Olympic Games are unthinkable without the invaluable support of thousands of volunteers. For most organising committees, this fact alone posts a major challenge in preparing and running the games since they often do not have experience in managing an army of unpaid workers. The always available IOC ‘cook book’ is not more than a good start, since the behaviour and attitude and hence the requirements for hiring and managing the crowd of helpers depends much more on the culture of the people with their upbringings, beliefs and traits, than it is influenced by instructions and SOPs. After all, an unpaid worker has nothing to lose. If he perceives being treated unfairly, he walks! Continue reading →
There are several invaluable lessons learnt during the different phases of YOG. A significant task has been the recruitment, preparation and motivation of more than five hundred staff and of more than twenty thousand volunteers within a timeframe of less than two years.
It is not new that recruiting people means evaluating, finding skills and experience that make up the eligibility – the aptitude – on the one hand and the suitability – the attitude – on the other hand. However, it is commonly much easier to evaluate the former in detail whilst neglecting the latter. Continue reading →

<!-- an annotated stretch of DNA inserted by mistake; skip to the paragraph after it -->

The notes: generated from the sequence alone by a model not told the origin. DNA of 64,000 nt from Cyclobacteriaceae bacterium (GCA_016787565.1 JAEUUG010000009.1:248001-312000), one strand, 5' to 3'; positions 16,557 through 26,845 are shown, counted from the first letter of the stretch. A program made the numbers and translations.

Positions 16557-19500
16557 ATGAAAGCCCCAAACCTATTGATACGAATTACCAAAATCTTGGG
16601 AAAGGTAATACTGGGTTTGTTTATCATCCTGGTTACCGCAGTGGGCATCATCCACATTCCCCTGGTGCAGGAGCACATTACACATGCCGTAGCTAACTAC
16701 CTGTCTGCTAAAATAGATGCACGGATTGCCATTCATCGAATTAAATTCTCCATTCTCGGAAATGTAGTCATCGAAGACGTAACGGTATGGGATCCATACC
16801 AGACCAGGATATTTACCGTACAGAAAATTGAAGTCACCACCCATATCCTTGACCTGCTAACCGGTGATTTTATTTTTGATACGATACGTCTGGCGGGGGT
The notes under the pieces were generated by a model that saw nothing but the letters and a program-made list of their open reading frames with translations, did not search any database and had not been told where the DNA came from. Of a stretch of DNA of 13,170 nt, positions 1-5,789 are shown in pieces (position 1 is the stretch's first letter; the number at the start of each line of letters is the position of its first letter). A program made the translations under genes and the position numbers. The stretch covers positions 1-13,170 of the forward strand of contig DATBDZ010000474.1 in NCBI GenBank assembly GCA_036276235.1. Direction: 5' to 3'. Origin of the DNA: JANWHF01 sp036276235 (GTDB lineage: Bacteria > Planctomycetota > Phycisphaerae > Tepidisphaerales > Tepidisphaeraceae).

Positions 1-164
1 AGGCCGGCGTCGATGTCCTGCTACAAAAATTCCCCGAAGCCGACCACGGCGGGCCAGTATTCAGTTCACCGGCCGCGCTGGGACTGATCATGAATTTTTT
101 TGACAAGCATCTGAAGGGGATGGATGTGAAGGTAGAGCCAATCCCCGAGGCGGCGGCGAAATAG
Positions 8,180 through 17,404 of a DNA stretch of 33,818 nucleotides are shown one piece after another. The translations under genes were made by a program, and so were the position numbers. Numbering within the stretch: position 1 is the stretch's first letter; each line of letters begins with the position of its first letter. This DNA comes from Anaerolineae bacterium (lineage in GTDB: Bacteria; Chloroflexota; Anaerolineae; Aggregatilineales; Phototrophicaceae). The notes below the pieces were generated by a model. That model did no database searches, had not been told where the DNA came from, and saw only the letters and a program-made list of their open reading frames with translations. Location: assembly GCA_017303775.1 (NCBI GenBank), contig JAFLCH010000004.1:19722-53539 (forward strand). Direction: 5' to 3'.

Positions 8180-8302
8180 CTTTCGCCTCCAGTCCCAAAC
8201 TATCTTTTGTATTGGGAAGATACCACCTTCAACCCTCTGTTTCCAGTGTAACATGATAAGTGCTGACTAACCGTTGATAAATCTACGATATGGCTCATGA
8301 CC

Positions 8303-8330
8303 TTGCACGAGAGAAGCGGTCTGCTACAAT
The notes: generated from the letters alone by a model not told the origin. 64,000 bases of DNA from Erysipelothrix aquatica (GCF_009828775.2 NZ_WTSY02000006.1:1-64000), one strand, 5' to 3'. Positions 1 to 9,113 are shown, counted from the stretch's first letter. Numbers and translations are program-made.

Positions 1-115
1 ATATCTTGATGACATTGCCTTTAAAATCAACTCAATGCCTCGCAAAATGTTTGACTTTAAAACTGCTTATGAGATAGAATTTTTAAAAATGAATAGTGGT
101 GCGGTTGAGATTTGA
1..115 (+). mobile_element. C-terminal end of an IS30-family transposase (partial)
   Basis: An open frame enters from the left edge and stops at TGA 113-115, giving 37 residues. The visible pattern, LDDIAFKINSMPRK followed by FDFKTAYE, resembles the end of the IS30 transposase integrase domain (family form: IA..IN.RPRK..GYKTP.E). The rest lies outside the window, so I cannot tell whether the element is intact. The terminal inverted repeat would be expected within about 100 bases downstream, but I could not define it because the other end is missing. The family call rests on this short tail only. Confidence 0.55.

Imagine you join a new kind of job in a different line of business you don’t have any experience in.
Imagine your new colleagues are as novice as you are and all of you join at the same time.
Imagine most of your trainers as well as your team leaders have never done this job before either. Most of them have joined the new organisation only slightly earlier than you.
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